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The proposal COMPILER-WARNING-BREAK:YES leaves a lot of issues unresolved.
As it stands we must oppose the proposal.

The principal problem is that it isn't clear what warnings are.
Currently VAX LISP distinguishes between two different kinds of
``error conditions'': ones signalled during compilation
with ERROR, CERROR, WARN, and the like, and ones detected by the
compiler from examination of the source code being compiled.

The former arise in cases like
or when READ encounters an error while reading a form from the file.
However, when this happens during a COMPILE-FILE, we try to continue
with the compilation, so as to maximize the usefulness and information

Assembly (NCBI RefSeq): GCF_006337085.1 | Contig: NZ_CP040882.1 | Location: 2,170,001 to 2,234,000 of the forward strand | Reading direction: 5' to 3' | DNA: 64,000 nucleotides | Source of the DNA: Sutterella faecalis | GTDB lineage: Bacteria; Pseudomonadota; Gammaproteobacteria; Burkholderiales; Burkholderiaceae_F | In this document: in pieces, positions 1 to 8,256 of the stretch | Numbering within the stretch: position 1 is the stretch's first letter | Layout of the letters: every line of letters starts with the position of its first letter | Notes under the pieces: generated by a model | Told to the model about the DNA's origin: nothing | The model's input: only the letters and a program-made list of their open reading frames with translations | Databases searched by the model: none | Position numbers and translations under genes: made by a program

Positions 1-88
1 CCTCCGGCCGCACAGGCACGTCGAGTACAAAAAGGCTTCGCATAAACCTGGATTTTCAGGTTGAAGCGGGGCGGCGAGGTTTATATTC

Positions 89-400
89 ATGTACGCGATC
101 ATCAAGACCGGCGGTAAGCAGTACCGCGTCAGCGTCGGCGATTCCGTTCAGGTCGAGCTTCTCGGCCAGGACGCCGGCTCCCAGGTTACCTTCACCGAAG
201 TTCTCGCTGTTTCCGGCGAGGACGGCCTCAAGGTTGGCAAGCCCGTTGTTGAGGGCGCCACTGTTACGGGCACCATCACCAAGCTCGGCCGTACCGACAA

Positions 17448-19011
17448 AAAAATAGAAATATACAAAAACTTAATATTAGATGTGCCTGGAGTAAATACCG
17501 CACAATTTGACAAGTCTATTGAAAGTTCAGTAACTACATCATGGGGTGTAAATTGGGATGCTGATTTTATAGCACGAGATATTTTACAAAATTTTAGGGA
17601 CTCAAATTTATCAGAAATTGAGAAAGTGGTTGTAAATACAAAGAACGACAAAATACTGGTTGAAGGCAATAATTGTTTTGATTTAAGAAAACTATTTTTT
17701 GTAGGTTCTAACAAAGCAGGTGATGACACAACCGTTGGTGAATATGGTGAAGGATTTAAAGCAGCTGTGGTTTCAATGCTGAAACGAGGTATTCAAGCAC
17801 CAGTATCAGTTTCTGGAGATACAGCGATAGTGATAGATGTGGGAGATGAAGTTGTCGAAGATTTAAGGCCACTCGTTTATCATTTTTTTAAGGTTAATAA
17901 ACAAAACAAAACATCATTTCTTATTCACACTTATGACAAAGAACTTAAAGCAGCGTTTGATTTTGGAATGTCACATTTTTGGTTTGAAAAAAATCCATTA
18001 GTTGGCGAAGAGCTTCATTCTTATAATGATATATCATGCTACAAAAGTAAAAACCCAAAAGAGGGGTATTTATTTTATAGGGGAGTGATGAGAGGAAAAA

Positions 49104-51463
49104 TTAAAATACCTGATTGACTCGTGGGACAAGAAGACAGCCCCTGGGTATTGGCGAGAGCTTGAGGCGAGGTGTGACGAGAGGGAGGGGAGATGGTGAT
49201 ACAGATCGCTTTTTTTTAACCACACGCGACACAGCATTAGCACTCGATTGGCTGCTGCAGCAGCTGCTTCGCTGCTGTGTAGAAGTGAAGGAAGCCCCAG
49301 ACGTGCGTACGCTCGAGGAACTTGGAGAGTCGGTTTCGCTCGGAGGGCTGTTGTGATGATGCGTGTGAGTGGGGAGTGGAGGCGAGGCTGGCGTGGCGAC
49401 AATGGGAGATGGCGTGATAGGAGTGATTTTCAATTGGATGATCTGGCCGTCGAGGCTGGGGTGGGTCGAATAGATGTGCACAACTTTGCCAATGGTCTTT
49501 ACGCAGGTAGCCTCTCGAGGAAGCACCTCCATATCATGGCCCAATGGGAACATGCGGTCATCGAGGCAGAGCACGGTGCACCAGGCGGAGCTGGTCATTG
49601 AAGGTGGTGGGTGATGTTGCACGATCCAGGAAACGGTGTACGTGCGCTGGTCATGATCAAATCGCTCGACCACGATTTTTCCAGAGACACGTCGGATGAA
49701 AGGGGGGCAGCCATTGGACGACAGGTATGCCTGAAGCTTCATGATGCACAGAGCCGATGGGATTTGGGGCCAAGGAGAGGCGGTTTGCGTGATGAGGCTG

generated by the compiler.  During COMPILE, the normal error signalling
and handling is in effect, so *BREAK-ON-WARNINGS* would indeed control
``breaking'' upon WARN.

The latter arise when the compiler is compiling a form like
  (LET 3 (F))
Then we also distinguish these cases by how serious they are.  In
particular there are ``errors'' and ``warnings''.  However, detecting
these anomalies is expected of the compiler, and thus they are not
treated as ``errors'' or ``warnings'' in the sense of the lisp
functions ERROR or WARN.  It doesn't make sense to ``break'' and
go into the debugger if the compiler happens to see a variable that
was bound but was unused (with no IGNORE declaration).

So it isn't clear from the proposal which of these cases are being
addressed.  If it's really more to control what happens when one
does a COMPILE, then the proposal should be changed to say that
COMPILE-FILE is not specified as proposed, and what conditions should
be reported as being ``warnings'' should be specified.